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Why do women have longer lives than men?

Analisa Wingfield (2022-04-20)


Everywhere in the world women live longer than men - but this was not always the case. The available data from rich countries shows that women didn't live longer than men in the 19th century. What's the reason women are more likely to live longer than men? What is the reason the advantage has grown over time? We only have a few clues and the evidence is not sufficient to reach an absolute conclusion. We recognize that biological, behavioral and environmental factors play a role in the fact that women are healthier than men; However, we're not sure how strong the relative contribution of each of these factors is.

1 year agoWe have learned that women are living longer than men, regardless of their weight. However it is not due to the fact that certain non-biological aspects have changed. What are these factors that have changed? Some are well known and relatively straightforward, like the fact that men smoke more often. Certain are more complicated. For example, there is evidence that in rich countries the female advantage increased in part because infectious diseases used to affect women disproportionately a century ago, so advances in medicine that reduced the long-term health burden from infectious diseases, especially for survivors, ended up raising women's longevity disproportionately.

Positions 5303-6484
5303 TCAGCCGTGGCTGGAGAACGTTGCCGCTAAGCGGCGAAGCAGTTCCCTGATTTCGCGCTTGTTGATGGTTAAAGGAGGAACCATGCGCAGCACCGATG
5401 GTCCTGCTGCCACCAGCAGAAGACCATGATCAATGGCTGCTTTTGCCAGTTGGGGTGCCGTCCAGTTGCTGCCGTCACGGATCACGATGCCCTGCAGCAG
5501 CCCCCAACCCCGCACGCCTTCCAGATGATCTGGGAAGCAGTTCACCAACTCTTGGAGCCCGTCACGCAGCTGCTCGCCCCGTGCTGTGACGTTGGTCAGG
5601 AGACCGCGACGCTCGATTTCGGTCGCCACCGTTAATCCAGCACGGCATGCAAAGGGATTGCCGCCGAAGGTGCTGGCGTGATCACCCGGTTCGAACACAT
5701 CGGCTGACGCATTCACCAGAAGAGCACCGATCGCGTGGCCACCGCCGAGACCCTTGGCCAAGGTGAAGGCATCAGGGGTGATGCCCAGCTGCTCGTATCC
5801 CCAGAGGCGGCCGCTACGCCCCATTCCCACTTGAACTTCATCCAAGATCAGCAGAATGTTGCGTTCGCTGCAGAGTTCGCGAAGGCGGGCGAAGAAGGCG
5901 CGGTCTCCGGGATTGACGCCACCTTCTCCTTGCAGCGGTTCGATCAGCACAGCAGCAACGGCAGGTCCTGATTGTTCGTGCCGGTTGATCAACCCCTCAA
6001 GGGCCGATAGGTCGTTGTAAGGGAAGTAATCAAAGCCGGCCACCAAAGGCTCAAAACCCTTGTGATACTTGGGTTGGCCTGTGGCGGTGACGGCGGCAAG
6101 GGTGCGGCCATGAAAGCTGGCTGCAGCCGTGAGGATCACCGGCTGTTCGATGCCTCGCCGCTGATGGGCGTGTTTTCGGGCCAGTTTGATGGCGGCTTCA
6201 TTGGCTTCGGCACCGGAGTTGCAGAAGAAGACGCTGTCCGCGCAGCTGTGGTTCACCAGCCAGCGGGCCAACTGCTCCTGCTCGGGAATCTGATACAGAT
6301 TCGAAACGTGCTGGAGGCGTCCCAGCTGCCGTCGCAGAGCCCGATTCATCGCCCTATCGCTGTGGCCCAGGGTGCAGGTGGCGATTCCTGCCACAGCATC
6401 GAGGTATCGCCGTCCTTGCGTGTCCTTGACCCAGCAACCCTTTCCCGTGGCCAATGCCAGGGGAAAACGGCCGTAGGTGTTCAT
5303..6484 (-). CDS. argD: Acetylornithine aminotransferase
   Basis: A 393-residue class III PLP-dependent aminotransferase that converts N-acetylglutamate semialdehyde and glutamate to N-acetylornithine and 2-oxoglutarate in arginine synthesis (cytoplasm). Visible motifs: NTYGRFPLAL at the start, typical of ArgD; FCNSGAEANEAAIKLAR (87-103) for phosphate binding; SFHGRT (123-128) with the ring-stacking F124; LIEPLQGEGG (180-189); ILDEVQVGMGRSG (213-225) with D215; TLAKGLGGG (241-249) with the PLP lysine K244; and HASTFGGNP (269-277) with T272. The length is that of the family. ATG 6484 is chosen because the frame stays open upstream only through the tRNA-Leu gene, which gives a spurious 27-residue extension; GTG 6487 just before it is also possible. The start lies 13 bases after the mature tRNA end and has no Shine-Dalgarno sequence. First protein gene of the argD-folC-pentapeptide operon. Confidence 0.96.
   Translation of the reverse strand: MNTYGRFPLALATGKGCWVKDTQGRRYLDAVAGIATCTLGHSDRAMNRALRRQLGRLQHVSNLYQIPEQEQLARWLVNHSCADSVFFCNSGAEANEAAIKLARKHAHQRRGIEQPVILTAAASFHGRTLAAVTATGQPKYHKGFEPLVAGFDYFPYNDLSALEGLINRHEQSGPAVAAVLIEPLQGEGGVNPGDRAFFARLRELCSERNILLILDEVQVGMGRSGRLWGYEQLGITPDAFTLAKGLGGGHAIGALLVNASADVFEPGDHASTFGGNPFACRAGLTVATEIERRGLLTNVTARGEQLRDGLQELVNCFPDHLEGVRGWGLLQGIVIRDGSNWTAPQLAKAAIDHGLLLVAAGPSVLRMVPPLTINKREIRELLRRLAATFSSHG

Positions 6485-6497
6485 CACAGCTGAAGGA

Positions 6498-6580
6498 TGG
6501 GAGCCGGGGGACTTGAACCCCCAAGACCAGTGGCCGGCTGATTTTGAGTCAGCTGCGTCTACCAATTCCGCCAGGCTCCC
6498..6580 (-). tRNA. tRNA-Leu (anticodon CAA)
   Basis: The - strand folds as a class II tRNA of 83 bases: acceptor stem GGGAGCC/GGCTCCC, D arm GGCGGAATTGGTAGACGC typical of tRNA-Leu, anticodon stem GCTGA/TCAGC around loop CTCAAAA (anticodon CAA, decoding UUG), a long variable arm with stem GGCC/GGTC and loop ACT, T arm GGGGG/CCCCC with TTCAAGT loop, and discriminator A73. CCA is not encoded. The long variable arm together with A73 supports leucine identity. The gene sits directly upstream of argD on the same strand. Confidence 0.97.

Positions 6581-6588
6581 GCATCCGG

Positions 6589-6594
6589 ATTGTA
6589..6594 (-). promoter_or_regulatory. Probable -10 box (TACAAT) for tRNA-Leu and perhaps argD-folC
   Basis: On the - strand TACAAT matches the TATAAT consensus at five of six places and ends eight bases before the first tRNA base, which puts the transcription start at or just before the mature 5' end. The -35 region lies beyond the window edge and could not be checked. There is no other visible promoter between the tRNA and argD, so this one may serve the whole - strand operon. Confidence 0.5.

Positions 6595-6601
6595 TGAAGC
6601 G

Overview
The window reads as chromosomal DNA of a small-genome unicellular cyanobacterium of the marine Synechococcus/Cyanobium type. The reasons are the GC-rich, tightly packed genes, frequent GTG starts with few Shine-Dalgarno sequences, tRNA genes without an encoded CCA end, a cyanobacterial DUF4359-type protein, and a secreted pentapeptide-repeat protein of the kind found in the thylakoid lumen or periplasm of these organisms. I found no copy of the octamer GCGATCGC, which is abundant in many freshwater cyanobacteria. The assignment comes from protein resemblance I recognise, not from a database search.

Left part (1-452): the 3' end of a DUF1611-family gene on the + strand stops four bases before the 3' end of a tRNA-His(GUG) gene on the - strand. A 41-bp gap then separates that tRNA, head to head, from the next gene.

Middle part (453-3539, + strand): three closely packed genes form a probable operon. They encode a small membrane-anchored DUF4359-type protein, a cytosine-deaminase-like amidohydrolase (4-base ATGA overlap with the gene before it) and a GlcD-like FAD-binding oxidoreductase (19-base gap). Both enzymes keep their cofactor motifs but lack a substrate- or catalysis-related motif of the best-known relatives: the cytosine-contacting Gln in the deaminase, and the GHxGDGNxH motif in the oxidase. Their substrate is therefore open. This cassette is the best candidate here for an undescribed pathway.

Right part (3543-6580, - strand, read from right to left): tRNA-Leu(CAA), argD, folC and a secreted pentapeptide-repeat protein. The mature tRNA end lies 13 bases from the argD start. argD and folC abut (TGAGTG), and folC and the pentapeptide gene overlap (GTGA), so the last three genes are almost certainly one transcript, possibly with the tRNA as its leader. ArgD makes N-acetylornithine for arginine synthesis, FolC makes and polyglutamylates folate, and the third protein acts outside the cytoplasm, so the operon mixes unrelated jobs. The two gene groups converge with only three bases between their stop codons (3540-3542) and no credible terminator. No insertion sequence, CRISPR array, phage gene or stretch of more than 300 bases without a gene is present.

Everywhere in the world women tend to live longer than men
The first chart below shows life expectancy at birth for men and women. It is clear that all countries are above the diagonal line of parity. This means that a newborn girl in every country can be expected to live for longer than her younger brother.

This chart illustrates that, although women have an advantage in all countries, علامات الحمل بولد the differences across countries can be significant. In Russia women are 10 years older than men; in Bhutan the difference is just half an hour.

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The advantage for women in terms of life expectancy was lower in the richer countries that it is today.
Let's examine how the advantage of women in longevity has changed with time. The next chart plots male and female life expectancy when they were born in the US from 1790 to 2014. Two points stand out.

First, there's an upward trend: Men as well as women in the US are living much, much longer than they did 100 years ago. This is in line with historical increases in life expectancy everywhere in the world.

There is an ever-widening gap: female advantage in life expectancy used be extremely small but it increased substantially over the course of the last century.

You can confirm that these are applicable to other countries that have data by selecting the "Change country" option on the chart. This includes the UK, France, and Sweden.